Mayor Eric Adams defended police for cuffing and allegedly strip-searching a Brooklyn subway vendor, claiming the rule-breaking would lead to more serious violations in the underground transit system.
“We have to follow rules,” Mayor Adams said at an unrelated press conference outside City Hall Monday, May 9.
“Next day it’s propane tanks being on the subway system, next day it’s barbecuing on the subway system. You just can’t do that,” Hizzoner added to reporters.
Cops were caught on camera arresting longtime local fruit and churros vendor Maria Falcon in front of her child at the Broadway Junction subway station on April 29.
Falcon told amNewYork Metro on Sunday she felt “terrorized,” because officers made her take off some of her clothes to be strip-searched and kept her for two hours at the transit police station.
Horrific treatment of Maria, a mother, immigrant entrepreneur & her *daughter* who filmed
Earlier this week, Maria was arrested for selling mangoes & kiwis to customers she's served for 10+ yrs
Shame on our city for choosing cruelty, instead of supporting hardworking mothers pic.twitter.com/sjonO5FMjM
— Street Vendor Project (@VendorPower) May 7, 2022
Falcon got a citation for unauthorized commercial activity and Adams doubled down on enforcing the low-level offense.
Adams’s response Monday echoed statements from February, when he announced a crackdown on rule-breakers in transit, saying there would be, among other things, “no more barbecues on the subway system.”
It is unclear if there was ever a case of someone firing up a grill or a propane tank in the transit system, and the MTA press office did not provide any examples by press time.
In one instant almost a decade ago on the Fourth of July in 2013, a rider brought a smoker grill onto a train, but the straphanger seemed to just be transporting the device on a “blissfully empty” train rather than cooking up a storm on the go, reported Gothamist at the time.
Falcon said that during her detainment, officers made her take off her sweater, pants, and shoes, claiming they were searching her for weapons and drugs.
Adams, a former transit cop, supported the Boys in Blue, but noted that the NYPD would “evaluate” that specific arrest.
“Those officers encountered, they said, ‘You can’t do this here,’ there was real engagement, and the woman decided to do something differently. We can’t have anything and everything goes in our city,” Adams said.
“We’re evaluating to see exactly what happened and do proper training,” he added.
Falcon had said she was no longer vending at the time of the arrest, but was sitting with her laundry cart in front of her and next to her daughter and fellow vendor Elsa, who was arrested at the same station for selling churros in 2019.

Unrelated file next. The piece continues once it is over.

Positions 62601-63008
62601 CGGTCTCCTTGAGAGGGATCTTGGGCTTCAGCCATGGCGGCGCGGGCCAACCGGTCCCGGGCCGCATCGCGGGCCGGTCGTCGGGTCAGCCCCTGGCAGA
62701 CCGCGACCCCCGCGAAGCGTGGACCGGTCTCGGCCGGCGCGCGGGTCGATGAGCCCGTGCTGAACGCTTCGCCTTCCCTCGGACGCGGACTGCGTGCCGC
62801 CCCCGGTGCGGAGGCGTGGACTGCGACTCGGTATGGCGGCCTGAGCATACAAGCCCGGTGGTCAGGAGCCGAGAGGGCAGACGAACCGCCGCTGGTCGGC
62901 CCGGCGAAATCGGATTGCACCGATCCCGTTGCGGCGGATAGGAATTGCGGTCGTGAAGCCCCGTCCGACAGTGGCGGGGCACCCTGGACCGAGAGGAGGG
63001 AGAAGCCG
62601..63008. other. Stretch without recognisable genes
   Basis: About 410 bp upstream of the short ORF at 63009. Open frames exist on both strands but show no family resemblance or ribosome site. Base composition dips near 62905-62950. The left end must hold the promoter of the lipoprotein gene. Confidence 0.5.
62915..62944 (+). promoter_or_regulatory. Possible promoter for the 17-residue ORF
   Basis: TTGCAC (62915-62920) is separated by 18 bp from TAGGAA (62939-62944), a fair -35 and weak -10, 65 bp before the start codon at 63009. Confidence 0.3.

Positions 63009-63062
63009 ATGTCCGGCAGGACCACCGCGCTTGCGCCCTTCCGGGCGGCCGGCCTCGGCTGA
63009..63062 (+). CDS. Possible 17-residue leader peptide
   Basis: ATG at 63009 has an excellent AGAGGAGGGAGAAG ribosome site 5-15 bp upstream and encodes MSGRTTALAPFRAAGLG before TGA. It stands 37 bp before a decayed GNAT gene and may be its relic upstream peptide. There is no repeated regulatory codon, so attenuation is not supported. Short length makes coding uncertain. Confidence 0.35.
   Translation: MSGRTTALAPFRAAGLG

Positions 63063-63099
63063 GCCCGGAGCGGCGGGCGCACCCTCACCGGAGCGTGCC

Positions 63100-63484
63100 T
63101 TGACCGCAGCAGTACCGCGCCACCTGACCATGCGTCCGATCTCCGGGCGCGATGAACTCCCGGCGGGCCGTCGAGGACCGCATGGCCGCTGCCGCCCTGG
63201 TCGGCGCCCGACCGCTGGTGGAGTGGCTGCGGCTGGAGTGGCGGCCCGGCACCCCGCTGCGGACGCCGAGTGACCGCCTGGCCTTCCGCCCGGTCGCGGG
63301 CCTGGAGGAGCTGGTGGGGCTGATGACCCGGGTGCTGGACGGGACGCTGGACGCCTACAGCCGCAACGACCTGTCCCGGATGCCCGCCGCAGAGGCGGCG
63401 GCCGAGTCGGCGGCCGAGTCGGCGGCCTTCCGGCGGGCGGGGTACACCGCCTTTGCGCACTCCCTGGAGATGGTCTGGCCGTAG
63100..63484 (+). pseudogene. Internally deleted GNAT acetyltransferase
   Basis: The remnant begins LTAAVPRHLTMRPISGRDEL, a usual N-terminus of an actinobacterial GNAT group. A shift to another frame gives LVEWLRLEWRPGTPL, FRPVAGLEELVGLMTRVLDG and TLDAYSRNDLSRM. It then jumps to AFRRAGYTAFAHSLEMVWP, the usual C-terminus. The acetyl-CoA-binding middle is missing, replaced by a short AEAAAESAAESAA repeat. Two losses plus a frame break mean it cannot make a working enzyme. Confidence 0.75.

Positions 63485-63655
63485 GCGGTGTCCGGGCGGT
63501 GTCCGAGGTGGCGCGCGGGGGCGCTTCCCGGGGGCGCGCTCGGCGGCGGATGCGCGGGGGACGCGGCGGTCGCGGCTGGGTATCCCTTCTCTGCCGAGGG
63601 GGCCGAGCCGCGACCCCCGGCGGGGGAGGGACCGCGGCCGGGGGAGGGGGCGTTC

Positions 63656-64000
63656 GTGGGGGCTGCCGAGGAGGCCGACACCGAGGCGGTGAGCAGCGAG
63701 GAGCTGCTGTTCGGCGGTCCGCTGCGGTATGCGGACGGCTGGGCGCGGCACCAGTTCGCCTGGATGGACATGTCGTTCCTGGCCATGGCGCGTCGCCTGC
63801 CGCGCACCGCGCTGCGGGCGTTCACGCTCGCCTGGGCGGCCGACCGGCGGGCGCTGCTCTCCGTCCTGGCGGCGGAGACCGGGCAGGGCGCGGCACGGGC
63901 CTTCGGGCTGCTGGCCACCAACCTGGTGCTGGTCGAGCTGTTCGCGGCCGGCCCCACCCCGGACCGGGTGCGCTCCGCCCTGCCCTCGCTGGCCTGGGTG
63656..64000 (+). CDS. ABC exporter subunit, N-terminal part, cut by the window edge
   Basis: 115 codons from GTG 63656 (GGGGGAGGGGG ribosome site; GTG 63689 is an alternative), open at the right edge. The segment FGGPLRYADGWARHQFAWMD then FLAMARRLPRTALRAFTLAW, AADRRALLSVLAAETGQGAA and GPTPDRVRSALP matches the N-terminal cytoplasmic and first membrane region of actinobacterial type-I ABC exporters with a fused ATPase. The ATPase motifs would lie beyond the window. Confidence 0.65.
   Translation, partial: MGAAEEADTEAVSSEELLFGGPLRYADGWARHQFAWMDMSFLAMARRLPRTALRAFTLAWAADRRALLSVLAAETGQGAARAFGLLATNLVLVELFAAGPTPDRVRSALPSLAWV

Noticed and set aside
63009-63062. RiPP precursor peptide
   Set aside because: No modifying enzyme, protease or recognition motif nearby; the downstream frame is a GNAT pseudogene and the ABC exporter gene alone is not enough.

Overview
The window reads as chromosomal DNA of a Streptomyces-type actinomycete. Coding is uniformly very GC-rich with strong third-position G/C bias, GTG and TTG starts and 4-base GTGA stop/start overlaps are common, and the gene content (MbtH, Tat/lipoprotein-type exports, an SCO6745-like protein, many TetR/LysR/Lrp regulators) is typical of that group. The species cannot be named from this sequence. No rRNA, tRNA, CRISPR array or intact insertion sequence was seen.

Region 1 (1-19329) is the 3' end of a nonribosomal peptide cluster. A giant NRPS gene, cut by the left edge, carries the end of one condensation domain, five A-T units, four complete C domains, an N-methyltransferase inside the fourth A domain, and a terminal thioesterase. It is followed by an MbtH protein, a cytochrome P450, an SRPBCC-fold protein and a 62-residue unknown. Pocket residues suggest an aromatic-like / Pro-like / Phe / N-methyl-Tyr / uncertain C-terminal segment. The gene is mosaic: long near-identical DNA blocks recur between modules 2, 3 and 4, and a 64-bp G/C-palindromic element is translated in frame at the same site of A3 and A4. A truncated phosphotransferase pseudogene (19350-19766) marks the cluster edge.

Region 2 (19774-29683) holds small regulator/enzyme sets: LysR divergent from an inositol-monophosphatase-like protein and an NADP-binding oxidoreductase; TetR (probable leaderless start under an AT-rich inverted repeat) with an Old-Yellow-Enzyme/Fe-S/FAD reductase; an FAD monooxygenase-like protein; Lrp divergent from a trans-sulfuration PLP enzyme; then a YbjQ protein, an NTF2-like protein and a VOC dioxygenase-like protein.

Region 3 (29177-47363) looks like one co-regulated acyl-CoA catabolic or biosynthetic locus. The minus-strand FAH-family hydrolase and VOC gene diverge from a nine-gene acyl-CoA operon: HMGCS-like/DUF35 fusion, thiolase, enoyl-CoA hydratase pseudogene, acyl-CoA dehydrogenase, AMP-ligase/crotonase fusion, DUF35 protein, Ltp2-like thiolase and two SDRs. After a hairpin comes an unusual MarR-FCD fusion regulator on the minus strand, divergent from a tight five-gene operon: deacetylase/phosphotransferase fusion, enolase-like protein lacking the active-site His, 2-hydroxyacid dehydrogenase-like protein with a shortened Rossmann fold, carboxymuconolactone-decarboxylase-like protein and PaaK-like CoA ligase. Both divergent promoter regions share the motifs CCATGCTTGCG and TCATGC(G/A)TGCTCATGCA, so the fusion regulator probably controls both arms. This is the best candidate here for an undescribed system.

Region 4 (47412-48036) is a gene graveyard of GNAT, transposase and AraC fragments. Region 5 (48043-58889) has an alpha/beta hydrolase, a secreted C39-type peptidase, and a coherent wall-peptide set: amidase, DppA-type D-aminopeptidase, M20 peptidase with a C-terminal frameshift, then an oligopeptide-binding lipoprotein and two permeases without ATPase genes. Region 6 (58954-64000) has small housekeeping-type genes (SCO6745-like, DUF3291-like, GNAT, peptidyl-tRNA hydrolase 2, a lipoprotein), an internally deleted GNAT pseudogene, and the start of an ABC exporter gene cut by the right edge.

Adams also questioned whether it was safe to eat the food sold by vendors like Falcon.
“There’s a reason we have Department of Health standards,” the mayor said. “If people are just selling food without any form of assurance of the quality of their food, someone could get ill from that and so that’s why there are rules in the subway system.”
Falcon has a mobile food vendor license from the city and passed a DOH food safety course, according to the Street Vendor Project, an advocacy group that first posted the video of her arrest on Twitter over the weekend.
She has not been able to get a permit to hawk goods from her cart, however, because those have been capped for decades.
“We agree with Mayor Adams – street vendors including Maria want to follow the rules just like any other small business,” said Street Vendor Project Director Mohamed Attia in a statement.
“We hope to work with Mayor Adams to modernize the vending industry so that hardworking small business owners like Maria can formalize her business, ensuring that all vendors can obtain the right permitting from the city by eliminating the arbitrary cap on permits, and investing in our city’s smallest businesses,” Attia added.
Before he became mayor, Adams actually supported relaxing the permit limit and pushed a City Council law back when he was still Brooklyn borough president in 2020.
“Street vendors represent the diverse fabric of our city,” wrote then-Borough President Adams on Facebook. “I stand with Street Vendor Project and call for the New York City Council to pass Intro 1116-A to give these workers an opportunity to be a part of the economy while also rationalizing our enforcement strategy. There’s room for coexistence.”
State Senator Jessica Ramos (D–Queens), who authored a bill to further relax the rules around street vending, condemned the mayor’s statements as a “regression” and said officials should instead divert resources toward legalizing the vendors.
“We make vending safer by granting permits, not arresting vendors. This needs a regulatory fix, not a police response,” she wrote on Twitter. “Understanding the details of this city works is a necessary part of knowing how to run it.
The concern for consumer safety is precisely what S1175B solves for! We make vending safer by granting permits, not arresting vendors. This needs a regulatory fix, not a police response. Understanding the details of this city works is a necessary part of knowing how to run it.
— Jessica Ramos (@jessicaramos) May 9, 2022